Or, Ten Reasons Why You Should Watch Jagdeep’s Funniest Film
First, though, a word by way of tribute. Jagdeep, who passed away last week (on July 8th), may not have scaled the heights other comedians, such as Johnny Walker or Mehmood, did, but he had a much longer innings than most. He seems to have debuted in Madhubala (1950) as a child artiste, and worked in close to 400 films, right up to 2017’s Masti Nahin Sasti.
And, interestingly enough, somewhere between his years as a child actor (in Footpath, Do Bigha Zameen, etc) and his heyday as a comedian, Jagdeep acted as leading man in several films… including Noor Mahal, of Mere mehboob na jaa, aaj ki raat na jaa fame.
It took me five days to watch this film: I couldn’t bear to watch more than fifteen minutes of it at a time, and I couldn’t do more than two sessions in a day.
That’s what Dil Ne Phir Yaad Kiya is like. Despite starring Dharmendra, Nutan, and Rehman. Despite being picturized in some very pretty locales. And despite having a couple of not-too-bad songs. By the time this travesty of a film ended, I was wanting to tear my hair out. I thought I wouldn’t review it, but then decided this did need to be reviewed, so that other potential viewers could be warned.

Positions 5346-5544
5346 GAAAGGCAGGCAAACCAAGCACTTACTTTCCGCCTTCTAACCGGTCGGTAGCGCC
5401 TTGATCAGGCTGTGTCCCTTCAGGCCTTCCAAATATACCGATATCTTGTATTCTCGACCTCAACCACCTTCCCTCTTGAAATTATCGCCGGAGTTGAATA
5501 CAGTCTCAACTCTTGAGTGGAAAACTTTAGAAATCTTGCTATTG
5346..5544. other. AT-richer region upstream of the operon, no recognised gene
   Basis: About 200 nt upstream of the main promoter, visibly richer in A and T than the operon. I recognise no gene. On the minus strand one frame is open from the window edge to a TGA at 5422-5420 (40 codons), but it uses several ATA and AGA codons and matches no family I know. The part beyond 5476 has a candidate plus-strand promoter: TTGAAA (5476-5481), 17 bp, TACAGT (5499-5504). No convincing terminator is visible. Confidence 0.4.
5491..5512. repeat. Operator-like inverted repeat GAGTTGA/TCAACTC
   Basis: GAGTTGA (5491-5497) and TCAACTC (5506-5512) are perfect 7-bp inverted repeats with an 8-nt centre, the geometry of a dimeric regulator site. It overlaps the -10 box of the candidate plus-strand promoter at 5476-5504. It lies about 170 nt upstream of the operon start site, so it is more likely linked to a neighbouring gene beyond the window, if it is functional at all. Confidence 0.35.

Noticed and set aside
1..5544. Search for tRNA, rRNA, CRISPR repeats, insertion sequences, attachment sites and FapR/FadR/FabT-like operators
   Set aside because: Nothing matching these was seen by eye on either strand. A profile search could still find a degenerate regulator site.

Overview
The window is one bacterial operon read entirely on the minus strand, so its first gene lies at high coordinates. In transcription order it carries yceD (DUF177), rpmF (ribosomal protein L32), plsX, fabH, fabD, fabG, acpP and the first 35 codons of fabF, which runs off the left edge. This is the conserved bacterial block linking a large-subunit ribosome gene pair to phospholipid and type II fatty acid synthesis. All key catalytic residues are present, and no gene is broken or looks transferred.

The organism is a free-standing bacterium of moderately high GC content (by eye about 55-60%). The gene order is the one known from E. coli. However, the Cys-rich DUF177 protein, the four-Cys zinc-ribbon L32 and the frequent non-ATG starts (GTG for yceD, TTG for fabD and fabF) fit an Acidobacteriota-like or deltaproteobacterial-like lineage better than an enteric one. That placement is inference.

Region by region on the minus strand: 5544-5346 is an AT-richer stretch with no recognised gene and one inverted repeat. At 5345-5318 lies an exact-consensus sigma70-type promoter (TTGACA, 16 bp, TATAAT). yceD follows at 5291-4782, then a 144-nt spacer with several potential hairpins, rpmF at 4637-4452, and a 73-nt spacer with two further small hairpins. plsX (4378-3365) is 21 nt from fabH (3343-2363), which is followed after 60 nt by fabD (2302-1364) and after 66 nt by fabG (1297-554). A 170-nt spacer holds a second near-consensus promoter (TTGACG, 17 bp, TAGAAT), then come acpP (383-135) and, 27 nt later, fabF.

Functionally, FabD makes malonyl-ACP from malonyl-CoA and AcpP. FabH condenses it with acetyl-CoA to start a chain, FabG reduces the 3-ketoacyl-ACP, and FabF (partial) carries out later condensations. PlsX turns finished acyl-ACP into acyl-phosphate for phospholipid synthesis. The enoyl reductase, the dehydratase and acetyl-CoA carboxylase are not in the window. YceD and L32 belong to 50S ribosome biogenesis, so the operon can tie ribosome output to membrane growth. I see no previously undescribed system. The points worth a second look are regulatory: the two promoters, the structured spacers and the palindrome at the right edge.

This is going to be a shortish review, since I can’t bring myself to explain every fiddly little detail along the way in what is a convoluted (but pointlessly convoluted) plot.
Ashok (Dharmendra) and Amjad (Rehman) are best friends. They live in the same pokey little flat (for which they haven’t paid the rent in a long time), they work in the same toy store, and they spend all their free time telling each other about their respective girlfriends. Ashok’s sweetheart is Ashu (Nutan), who lives back in the village and is constantly being plagued by Ashok’s nasty stepbrother Bhagat (Jeevan)…
There are some things I have very little patience with while I’m watching a film. Weepiness, for instance. Precocious children for another. Endless bhajans (unless the bhajan in question happens to be of the calibre of Allah tero naam or Man tadpat hari darshan). Mindless self-sacrificing which can’t possibly benefit anyone.
And much more. Beti, unfortunately, has all of these in ample doses. I saw it primarily because I like the lead pair (Nanda is an old favourite, and I haven’t given up on Sanjay Khan, despite the lamentable Ek Phool Do Maali). And when a film lists Rajendranath, Shyama and Asit Sen in its cast, one can hope for lots of entertainment.